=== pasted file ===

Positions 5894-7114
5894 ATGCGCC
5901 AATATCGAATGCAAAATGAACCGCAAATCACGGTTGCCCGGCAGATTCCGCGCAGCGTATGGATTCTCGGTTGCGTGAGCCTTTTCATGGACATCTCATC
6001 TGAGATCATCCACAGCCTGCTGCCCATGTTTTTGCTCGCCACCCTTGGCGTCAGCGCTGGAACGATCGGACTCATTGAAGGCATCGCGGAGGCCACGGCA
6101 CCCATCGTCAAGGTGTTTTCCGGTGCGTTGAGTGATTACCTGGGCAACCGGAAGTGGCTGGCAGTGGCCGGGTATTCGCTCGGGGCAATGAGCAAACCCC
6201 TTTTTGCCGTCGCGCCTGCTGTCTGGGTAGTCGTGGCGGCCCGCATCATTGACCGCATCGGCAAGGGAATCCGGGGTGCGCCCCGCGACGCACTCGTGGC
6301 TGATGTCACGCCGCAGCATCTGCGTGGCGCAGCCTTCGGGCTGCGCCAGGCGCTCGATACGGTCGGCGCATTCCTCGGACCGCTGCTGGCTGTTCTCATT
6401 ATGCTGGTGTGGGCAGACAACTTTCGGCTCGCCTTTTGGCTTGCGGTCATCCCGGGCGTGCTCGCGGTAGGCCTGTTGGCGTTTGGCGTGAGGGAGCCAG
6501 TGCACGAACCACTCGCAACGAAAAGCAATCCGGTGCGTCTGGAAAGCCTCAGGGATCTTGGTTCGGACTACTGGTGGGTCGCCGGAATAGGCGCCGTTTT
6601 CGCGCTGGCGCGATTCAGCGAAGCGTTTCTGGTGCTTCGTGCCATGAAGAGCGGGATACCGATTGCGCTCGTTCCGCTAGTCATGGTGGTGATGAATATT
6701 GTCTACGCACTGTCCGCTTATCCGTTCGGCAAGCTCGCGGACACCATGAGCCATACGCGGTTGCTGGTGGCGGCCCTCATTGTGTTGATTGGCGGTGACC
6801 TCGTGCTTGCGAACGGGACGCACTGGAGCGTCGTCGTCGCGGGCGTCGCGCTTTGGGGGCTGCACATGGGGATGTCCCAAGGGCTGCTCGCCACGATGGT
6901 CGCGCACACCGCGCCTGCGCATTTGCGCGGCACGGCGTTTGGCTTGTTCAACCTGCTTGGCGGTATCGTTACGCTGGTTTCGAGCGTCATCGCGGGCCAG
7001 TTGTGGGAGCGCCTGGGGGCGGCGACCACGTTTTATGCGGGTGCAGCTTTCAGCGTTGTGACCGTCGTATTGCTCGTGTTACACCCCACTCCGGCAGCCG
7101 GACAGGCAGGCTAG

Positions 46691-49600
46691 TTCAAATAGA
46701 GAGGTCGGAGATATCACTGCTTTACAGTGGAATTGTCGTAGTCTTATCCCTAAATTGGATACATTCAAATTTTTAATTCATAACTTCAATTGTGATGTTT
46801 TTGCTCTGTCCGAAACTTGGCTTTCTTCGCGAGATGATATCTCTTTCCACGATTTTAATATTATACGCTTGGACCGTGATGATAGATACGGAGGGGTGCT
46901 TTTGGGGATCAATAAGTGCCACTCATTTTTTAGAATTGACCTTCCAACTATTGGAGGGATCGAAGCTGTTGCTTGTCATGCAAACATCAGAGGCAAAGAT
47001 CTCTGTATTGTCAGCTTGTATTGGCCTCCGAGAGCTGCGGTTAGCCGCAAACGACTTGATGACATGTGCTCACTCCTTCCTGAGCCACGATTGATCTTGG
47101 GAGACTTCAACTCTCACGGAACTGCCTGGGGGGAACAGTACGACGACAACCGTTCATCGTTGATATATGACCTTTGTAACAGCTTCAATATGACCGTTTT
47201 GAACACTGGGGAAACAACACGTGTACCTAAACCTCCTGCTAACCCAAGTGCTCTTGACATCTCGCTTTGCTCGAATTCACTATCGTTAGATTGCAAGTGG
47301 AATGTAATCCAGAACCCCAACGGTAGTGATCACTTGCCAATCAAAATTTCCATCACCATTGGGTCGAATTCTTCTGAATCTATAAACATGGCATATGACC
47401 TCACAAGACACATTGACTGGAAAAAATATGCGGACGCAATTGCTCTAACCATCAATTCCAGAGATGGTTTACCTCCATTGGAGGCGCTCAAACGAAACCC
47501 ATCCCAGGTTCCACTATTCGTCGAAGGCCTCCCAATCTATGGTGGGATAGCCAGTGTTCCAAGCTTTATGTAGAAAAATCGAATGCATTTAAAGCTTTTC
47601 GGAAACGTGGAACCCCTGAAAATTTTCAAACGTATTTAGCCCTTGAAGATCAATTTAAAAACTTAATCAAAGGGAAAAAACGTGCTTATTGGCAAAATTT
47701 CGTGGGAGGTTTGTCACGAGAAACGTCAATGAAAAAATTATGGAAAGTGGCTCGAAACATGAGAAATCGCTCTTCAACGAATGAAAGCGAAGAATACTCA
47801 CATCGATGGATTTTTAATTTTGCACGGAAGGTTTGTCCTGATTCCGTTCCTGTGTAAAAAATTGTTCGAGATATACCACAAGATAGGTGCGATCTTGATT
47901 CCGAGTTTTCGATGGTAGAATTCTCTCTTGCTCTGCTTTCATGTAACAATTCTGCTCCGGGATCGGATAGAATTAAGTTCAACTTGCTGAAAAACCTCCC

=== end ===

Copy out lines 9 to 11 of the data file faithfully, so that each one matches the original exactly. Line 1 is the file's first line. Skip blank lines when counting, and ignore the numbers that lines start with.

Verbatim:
6501 TGCACGAACCACTCGCAACGAAAAGCAATCCGGTGCGTCTGGAAAGCCTCAGGGATCTTGGTTCGGACTACTGGTGGGTCGCCGGAATAGGCGCCGTTTT
6601 CGCGCTGGCGCGATTCAGCGAAGCGTTTCTGGTGCTTCGTGCCATGAAGAGCGGGATACCGATTGCGCTCGTTCCGCTAGTCATGGTGGTGATGAATATT
6701 GTCTACGCACTGTCCGCTTATCCGTTCGGCAAGCTCGCGGACACCATGAGCCATACGCGGTTGCTGGTGGCGGCCCTCATTGTGTTGATTGGCGGTGACC